The two Nordic countries were formally invited to join the alliance Wednesday, marking one of the biggest shifts in European security in decades after Russia’s invasion of Ukraine pushed Helsinki and Stockholm to drop their tradition of neutrality.
Once the move is ratified and Sweden and Finland add their well-trained armies to NATO’s ranks, “the question will be, why is Canada, one of the wealthiest countries on the planet … not improving our ability to protect our sovereignty,” said Aurel Braun, a political science professor at the University of Toronto.
“Right now, what we are contributing is not enough.”
Canada has yet to publicly commit to the alliance’s target for all members to spend at least two per cent of the national gross domestic product on defence, which was first agreed to in 2014.
New numbers released by NATO on Monday projected Canadian defence spending will actually fall as a share of GDP to 1.27 per cent this year compared to 1.32 per cent last year and 1.42 per cent in 2020.
Speaking Wednesday at a NATO summit in Spain attended by Prime Minister Justin Trudeau and his foreign and military ministers, NATO Secretary-General Jens Stoltenberg said all countries should treat the two per cent target as “the floor, not as the ceiling,” as the world grows more dangerous amid Russia’s aggression.
Stoltenberg told reporters that he understands the desire to spend taxpayer dollars on health care, education and infrastructure. But he added he still expects “all allies to meet the guidelines that we have set” for defence spending, “including Canada.”
Trudeau arrives at NATO summit under pressure to hike military spending
Braun agrees that welfare spending is important, but says Sweden and Finland are proof that countries with strong social safety nets can also meet the targets set by NATO. Finland already spends more than two per cent of its GDP on defence, while Sweden has publicly vowed to reach the same threshold by 2028.
“So what (is Canada) waiting for?” he asked.
Canada on Wednesday signed an agreement to upgrade the NATO battlegroup it leads in Latvia to a brigade, which will mean doubling the number of troops to between 3,000 and 5,000.
However, the government says it’s too early to confirm whether that will entail deploying additional Canadian troops as part of the upgrade.
Robert Baines, president of the NATO Association of Canada, said the announcement of an upgraded force in Latvia indicates Canada’s dedication to the alliance.
“This is a strong message of continued support for NATO which will allow Canada to draw attention to the capabilities and contributions that the Canadian Armed Forces bring to NATO operations and which will help balance out the lacklustre metric of our low defence spending,” he said in a statement.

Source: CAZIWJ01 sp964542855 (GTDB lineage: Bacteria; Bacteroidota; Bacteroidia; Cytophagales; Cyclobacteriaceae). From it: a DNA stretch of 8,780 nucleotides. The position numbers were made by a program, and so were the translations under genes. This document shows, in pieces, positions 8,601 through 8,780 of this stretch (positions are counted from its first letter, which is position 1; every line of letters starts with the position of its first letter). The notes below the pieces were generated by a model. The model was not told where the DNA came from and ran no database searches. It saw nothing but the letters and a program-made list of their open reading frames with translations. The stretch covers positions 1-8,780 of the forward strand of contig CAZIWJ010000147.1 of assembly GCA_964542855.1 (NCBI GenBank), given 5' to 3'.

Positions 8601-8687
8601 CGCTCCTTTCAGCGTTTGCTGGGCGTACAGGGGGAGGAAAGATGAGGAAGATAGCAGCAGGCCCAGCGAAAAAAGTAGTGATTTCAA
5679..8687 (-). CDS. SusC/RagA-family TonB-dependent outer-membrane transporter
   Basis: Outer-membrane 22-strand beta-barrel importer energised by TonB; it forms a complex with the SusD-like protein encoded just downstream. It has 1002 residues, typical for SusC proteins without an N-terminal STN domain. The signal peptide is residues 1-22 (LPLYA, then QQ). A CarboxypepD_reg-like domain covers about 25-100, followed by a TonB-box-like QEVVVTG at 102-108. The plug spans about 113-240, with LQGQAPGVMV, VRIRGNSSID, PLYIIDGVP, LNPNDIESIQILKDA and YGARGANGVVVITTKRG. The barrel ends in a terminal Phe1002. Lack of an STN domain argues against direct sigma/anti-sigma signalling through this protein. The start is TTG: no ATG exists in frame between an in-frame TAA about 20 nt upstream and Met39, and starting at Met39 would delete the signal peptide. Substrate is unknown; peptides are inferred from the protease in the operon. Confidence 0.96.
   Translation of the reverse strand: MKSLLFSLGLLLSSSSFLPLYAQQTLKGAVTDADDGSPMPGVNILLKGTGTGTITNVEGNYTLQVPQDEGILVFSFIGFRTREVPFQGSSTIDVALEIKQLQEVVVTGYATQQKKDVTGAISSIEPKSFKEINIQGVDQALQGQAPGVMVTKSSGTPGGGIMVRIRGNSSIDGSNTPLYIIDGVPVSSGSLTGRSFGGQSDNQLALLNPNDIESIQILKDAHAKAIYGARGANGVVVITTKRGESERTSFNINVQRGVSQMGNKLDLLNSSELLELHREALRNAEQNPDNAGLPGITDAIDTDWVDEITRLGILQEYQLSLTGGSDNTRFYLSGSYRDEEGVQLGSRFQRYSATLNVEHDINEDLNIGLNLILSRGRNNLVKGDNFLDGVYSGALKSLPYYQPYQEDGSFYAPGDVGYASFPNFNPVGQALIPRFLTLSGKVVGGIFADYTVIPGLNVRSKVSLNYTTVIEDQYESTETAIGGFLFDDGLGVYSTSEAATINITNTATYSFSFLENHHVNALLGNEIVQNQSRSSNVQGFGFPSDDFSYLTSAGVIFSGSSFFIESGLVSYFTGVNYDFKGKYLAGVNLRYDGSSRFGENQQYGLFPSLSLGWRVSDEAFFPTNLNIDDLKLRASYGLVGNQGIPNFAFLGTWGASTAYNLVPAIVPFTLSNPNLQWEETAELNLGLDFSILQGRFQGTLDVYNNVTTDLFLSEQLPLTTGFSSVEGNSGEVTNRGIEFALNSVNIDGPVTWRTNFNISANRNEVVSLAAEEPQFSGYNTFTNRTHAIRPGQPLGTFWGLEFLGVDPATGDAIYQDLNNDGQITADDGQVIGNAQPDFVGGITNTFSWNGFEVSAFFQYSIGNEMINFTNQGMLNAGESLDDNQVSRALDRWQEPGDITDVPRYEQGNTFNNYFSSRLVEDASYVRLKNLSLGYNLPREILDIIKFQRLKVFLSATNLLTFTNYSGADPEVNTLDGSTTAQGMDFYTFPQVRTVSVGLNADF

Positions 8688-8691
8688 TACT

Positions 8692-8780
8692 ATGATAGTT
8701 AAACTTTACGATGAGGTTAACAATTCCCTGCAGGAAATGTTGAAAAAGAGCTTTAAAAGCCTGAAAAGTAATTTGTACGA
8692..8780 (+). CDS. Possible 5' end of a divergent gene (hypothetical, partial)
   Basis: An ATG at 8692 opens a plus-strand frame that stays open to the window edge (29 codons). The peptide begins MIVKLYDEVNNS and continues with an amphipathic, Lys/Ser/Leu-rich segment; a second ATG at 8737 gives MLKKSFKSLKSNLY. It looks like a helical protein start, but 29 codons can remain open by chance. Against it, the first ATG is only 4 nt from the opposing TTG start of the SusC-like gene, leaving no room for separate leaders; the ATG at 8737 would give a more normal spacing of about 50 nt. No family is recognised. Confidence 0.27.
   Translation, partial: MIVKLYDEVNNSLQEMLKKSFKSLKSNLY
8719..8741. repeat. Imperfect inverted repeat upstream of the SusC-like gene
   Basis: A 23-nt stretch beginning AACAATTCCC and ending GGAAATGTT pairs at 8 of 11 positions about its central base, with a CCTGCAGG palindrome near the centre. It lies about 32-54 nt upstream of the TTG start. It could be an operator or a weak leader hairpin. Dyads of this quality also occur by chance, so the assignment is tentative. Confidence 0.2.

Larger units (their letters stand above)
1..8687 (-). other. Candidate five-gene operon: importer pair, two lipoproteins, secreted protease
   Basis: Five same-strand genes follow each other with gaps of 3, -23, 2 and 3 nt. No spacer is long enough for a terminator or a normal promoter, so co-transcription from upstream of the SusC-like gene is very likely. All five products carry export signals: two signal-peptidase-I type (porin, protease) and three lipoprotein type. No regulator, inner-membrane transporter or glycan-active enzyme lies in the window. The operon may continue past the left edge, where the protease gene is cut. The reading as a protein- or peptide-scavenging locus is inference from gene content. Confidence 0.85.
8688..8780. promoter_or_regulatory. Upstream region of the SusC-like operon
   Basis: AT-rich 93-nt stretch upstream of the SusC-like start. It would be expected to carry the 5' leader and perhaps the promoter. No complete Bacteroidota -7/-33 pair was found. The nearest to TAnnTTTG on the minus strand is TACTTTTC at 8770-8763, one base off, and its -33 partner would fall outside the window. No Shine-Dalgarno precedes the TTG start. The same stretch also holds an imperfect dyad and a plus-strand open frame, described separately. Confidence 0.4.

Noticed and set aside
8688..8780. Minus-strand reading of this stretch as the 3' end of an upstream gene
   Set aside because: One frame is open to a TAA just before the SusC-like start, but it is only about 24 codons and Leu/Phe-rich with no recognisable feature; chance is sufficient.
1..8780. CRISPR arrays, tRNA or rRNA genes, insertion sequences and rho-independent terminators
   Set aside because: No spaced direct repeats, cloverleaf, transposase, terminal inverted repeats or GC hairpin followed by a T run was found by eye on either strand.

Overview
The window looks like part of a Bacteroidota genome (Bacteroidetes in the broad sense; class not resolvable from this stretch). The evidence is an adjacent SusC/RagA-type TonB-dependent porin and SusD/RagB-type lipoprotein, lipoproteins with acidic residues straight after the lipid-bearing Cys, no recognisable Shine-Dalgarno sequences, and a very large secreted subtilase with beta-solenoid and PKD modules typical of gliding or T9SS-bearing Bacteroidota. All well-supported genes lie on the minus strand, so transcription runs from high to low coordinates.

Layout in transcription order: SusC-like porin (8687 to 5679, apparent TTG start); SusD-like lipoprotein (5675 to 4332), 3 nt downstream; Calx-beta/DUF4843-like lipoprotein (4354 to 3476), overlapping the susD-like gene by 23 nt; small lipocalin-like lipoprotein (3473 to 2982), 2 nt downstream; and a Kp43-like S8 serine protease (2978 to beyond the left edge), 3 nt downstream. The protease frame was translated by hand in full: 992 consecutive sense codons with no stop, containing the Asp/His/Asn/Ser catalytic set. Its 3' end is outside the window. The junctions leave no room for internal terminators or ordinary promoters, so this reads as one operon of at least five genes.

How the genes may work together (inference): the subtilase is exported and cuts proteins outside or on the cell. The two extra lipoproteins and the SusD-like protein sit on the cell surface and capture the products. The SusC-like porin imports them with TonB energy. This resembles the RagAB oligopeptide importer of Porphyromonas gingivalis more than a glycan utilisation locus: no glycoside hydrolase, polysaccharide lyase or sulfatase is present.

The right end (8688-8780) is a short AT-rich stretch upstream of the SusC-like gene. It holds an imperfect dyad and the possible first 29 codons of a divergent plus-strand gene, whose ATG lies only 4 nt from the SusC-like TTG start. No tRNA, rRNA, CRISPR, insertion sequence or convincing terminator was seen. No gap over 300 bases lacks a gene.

Pressed on Canada’s defence spending Wednesday, Foreign Minister Melanie Joly said Canadians can be proud of the country’s work within NATO and in the Ukrainian conflict in general, and emphasized the role of diplomacy in responding to Russia’s aggression.
The parliamentary budget officer said in a report this month the federal government would need to spend an additional $75.3 billion on defence over the next five years for Canada to reach NATO’s target of two per cent of GDP.
Anand avoids specifics on Canada’s commitment to upgrade NATO battlegroup in Latvia
Earlier this year, the federal budget promised $8 billion in additional spending on defence, part of what the government frequently describes as a 70 per cent increase in defence spending, first outlined in the 2017 defence policy reset.
Yet there are still questions how much of that $8 billion — if any — will be used for the $4.9 billion in upgrades to NORAD radar and surveillance systems announced last week.
Gen. Wayne Eyre, chief of the defence staff, told Global News’ The West Block last week that he doesn’t know where that money for NORAD is coming from.
A defence spending boost with a focus on NORAD is considered necessary to protect Canadian sovereignty in the Arctic, and counter efforts by Russia and China to assert a greater presence in the region.
Braun says Sweden and Finland will be able to help Canada and the rest of NATO on that front, while also limiting Russia’s aggression elsewhere.
“These are two Arctic states … who will also prevent Russia from making the Baltic Sea into a Russian lake,” he said, noting Finland itself shares a border with Russia.
“It completely changes the regional picture.”
Sweden and Finland’s inclusion in NATO will also mean that every member of the Arctic Council — except for Russia — will be a member of the military alliance, further weakening Moscow’s influence.
Trudeau sits down with Andersson, calls Sweden joining NATO ‘big step’
“One of the most important messages from President Putin … was that he was against any further NATO enlargement,” Stoltenberg said Tuesday evening. “He wanted less NATO. Now President Putin is getting more NATO on his borders.”
Braun struck a similar argument.
“They were driven to this,” he said, referring to Sweden and Finland.
“It tells us that not only does Russia have agency, that Russia is not a victim, but Russia has managed to alienate two countries that were so hard-working at having good relations that Russia has become a rogue state.”
— With files from Global’s Amanda Connolly and the Canadian Press
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